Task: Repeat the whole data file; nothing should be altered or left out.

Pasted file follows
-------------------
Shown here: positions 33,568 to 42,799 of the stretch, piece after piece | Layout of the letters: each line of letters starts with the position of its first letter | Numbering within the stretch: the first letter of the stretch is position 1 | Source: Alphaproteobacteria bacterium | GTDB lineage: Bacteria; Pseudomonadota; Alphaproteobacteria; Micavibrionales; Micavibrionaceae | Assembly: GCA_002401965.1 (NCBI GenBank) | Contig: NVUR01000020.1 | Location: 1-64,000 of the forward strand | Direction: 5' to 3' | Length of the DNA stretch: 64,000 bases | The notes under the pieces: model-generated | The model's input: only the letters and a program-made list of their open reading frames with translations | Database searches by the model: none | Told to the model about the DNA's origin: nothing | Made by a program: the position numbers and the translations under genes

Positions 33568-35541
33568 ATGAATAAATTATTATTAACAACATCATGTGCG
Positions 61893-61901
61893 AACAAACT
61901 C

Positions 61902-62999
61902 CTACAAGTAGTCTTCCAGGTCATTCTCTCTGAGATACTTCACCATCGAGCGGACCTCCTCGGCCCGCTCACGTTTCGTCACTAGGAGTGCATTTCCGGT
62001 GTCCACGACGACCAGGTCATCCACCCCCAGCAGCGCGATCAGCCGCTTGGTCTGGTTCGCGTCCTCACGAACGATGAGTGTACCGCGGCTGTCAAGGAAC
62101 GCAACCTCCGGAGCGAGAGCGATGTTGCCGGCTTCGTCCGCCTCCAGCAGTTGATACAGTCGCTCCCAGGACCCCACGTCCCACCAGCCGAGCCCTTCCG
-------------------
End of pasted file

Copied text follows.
Shown here: positions 33,568 to 42,799 of the stretch, piece after piece | Layout of the letters: each line of letters starts with the position of its first letter | Numbering within the stretch: the first letter of the stretch is position 1 | Source: Alphaproteobacteria bacterium | GTDB lineage: Bacteria; Pseudomonadota; Alphaproteobacteria; Micavibrionales; Micavibrionaceae | Assembly: GCA_002401965.1 (NCBI GenBank) | Contig: NVUR01000020.1 | Location: 1-64,000 of the forward strand | Direction: 5' to 3' | Length of the DNA stretch: 64,000 bases | The notes under the pieces: model-generated | The model's input: only the letters and a program-made list of their open reading frames with translations | Database searches by the model: none | Told to the model about the DNA's origin: nothing | Made by a program: the position numbers and the translations under genes

Positions 33568-35541
33568 ATGAATAAATTATTATTAACAACATCATGTGCG
Positions 61893-61901
61893 AACAAACT
61901 C

Positions 61902-62999
61902 CTACAAGTAGTCTTCCAGGTCATTCTCTCTGAGATACTTCACCATCGAGCGGACCTCCTCGGCCCGCTCACGTTTCGTCACTAGGAGTGCATTTCCGGT
62001 GTCCACGACGACCAGGTCATCCACCCCCAGCAGCGCGATCAGCCGCTTGGTCTGGTTCGCGTCCTCACGAACGATGAGTGTACCGCGGCTGTCAAGGAAC
62101 GCAACCTCCGGAGCGAGAGCGATGTTGCCGGCTTCGTCCGCCTCCAGCAGTTGATACAGTCGCTCCCAGGACCCCACGTCCCACCAGCCGAGCCCTTCCG